Prolog :  The Polish School System

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The present educational system in Poland was introduced in 1998/1999. Many things were changed concerning administration, financing, inspection, supervision, guidance, teachers rights and duties.
Pre-school education underwent certain changes.
According to the new Educational Act of 2002, pre-school education is treated as the first level of the education system and starting from 2003/2004 school years it will be compulsory for children of six years old. This education stimulates the general development and gives the primary reading skill and basic mathematics.
Pupils of 7-12 attend primary school, which is also compulsory. Primary education is divided into two cycles: the first cycle (grades 1-3) at which beginning learning is offered, and the second cycle (grades 4-6) at which systematic learning is provided. Primary schools operate on the basic of general educational plan mat determines the minimum weekly number of lesson periods of particular subjects. The main components taught at the lower level of the primary school (grades 1-3) re: Polish language, social and natural environment and mathematics, crafts and technology, art and music and physical education. In the lower grades one teacher teaches all subjects, while in the higher grades each subject has a different teacher and usually pupils change classroom for each subject.
After completing primary school pupils can choose different secondary education, which is free of charge. General secondary schools provide pupils with general education, with the possibility of receiving the graduation certificate of general education. Those who have passed the final examination called matura" may apply to universities. Those who do not want to study at university and those who have not taken the matura" examination may continue their education in post - secondary vocational schools.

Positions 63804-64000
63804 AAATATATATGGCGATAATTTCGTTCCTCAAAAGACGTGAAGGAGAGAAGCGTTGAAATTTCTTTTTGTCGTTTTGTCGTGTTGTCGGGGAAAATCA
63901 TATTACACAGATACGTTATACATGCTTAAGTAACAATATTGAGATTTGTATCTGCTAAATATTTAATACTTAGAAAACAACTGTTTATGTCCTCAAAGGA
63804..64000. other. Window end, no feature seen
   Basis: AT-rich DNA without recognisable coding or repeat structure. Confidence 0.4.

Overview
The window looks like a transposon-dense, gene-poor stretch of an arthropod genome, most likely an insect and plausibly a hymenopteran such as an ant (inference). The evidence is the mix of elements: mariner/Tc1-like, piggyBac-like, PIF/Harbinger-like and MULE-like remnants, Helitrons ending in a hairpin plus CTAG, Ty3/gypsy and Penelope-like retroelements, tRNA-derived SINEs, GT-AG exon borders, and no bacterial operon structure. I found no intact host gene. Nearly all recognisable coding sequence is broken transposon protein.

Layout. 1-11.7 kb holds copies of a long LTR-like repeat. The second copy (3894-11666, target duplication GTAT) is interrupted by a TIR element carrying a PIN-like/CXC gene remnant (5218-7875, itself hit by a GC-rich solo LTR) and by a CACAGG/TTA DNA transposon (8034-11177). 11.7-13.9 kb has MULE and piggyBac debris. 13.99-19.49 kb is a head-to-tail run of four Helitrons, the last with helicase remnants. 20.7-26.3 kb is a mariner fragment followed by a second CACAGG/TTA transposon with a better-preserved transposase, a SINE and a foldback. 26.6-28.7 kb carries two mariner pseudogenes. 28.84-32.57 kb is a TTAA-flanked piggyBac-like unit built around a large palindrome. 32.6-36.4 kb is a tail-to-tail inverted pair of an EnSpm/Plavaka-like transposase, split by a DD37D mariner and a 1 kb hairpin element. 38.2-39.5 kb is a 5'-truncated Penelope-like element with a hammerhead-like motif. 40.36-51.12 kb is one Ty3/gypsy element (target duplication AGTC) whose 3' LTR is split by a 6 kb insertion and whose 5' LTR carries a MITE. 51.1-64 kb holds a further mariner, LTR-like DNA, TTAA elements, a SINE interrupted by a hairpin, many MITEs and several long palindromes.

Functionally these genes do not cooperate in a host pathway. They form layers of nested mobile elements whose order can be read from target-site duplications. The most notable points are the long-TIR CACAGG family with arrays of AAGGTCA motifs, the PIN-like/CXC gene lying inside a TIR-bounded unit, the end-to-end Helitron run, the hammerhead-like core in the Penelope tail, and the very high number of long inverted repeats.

Secondary schools of vocational education prepare qualified workers and others with equivalent qualification. They also provide general secondary education. The purpose of these schools is to meet the demand for qualified workers, and they also provide young people with the opportunity of acquiring secondary education and taking the matura" examination.
Students can choose post-secondary education. They are trained as nurses, accountants, administrative personnel for enterprises and hotels, computer specialists, librarians.
After secondary school students can take higher education. There are various types of higher education institutions in Poland.
We have such institutions as: universities, polytechnics, economic academies, agricultural academies and others. The biggest academic centre is Warsaw, which has the largest student enrolment, the greatest number of higher education institutions and the largest number of teachers. Day studies in state higher schools are free of charge.






 

 
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